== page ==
China / Society

Forecast of heavier rain poses flood control challenge

By Xu Wei (China Daily) Updated: 2016-07-15 08:25

Forecast of heavier rain poses flood control challenge

Armed police officers check a landslide site at a section of highway innMarkamcounty in the Tibet autonomous region on Thursday. The landslide was the result of rain. Tan Zeyang / Xinhua

A government official has warned of more flooding in late July and early August along the Yangtze River and in North China as torrential rains are expected to hit the country in the next few weeks.

Liu Zhiyu, chief of the Hydrology Intelligence and Forecasting Center of the Ministry of Water Resources, said 80 percent of the country's major floods take place between late July and early August when the rainstorms are usually stronger and cause larger floods.

"That is why there are still tough tests ahead, and the situation could be even more complicated and changeable when coupled with the effects of El Nino," he told a news briefing on Thursday.

More than 1,500 counties across 28 provinces have reported floods, with 237 fatalities and 93 people missing as of Wednesday, said Zhang Jiatuan, spokesman for the Office of State Flood Control and Drought Relief Headquarters.

Some 147,200 houses have been destroyed, Zhang said, adding that direct economic losses were 147 billion yuan ($22 billion).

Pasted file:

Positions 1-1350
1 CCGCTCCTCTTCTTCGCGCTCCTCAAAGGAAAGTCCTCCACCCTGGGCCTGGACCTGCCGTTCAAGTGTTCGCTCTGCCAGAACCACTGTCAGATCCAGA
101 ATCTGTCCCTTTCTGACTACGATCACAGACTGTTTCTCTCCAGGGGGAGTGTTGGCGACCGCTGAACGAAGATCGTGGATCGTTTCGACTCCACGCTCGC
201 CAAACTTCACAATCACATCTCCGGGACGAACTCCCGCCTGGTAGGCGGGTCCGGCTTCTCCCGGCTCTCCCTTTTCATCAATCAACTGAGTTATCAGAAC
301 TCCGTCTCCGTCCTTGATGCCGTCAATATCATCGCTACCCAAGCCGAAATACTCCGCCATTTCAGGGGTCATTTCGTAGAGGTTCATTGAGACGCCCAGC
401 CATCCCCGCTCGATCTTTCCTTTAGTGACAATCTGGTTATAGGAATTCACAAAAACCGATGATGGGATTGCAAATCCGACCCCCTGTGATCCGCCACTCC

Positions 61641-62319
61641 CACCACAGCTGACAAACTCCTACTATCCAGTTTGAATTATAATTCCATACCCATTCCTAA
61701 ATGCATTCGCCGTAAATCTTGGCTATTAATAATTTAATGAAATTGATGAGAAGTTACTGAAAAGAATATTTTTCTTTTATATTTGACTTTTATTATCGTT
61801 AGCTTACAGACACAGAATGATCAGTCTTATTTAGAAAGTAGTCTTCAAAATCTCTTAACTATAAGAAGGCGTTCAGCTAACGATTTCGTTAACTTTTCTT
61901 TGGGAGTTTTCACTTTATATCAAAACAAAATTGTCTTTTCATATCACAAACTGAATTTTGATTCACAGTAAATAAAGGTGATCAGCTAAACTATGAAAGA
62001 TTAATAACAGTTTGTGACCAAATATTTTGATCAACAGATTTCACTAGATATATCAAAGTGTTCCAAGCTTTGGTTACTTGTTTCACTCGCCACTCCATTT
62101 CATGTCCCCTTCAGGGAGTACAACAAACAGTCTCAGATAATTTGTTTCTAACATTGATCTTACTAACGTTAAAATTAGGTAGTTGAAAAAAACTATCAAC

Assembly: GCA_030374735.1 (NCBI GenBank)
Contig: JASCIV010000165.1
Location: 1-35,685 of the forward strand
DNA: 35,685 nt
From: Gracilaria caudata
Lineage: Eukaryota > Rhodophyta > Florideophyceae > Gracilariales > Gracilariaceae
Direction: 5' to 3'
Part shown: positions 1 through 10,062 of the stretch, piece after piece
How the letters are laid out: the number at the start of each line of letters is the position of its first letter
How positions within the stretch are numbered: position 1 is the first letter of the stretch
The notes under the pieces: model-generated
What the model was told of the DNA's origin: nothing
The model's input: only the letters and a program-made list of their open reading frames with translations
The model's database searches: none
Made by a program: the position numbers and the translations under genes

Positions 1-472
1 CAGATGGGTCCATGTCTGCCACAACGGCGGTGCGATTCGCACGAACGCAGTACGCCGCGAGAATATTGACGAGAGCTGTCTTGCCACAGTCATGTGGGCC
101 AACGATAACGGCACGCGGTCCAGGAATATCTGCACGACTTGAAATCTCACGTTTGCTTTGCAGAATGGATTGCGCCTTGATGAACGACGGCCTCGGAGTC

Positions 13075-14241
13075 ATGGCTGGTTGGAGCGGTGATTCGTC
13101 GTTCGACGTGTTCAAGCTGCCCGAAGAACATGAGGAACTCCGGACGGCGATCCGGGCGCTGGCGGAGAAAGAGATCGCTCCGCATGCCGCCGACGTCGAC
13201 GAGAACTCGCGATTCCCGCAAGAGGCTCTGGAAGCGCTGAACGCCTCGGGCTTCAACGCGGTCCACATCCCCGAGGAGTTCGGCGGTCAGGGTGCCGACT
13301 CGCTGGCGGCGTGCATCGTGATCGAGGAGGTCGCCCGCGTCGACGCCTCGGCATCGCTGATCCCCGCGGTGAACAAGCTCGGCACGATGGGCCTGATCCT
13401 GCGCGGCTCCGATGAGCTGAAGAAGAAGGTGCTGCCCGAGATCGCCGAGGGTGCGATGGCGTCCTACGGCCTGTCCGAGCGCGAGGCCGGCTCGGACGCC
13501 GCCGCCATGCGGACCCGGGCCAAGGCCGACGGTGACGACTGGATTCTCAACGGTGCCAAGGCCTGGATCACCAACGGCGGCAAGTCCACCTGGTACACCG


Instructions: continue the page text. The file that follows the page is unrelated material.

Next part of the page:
The National Meteorological Center issued a blue alert on Thursday evening as torrential rain is expected to batter areas in East and Central China between 8 pm Thursday and 8 pm Friday.

China has a four-tier warning system for severe weather, with red being the most serious, followed by orange, yellow and blue.

Some areas in Hubei, Anhui and Jiangsu provinces are expected to be hit by rainstorms that will bring total precipitation of 100 to 150 millimeters.

Flood control authorities cannot afford any sloppiness "as the water level in the middle and lower reaches of the Yangtze River is still above the alert level", Zhang said.

The water level of Taihu Lake, which hit a record high last week, is now slowly receding, he said.

He said the risk of flooding is mainly in the small and medium-sized rivers, as the flood control capacity of large rivers has been remarkably improved since 1998, when floods battered much of the country and killed more than 3,000 people.

Flooding from streams and medium-sized rivers account for 70 to 80 percent of flood-related casualties nationwide, according to the headquarters.

Zhang said the low flood prevention capacity of small rivers has been exposed in recent years as the central government and local authorities have mostly focused on the flood prevention in large rivers.

"The small and medium-sized rivers are in dire need of more investment in flood prevention," he said.

Forecast of heavier rain poses flood control challenge

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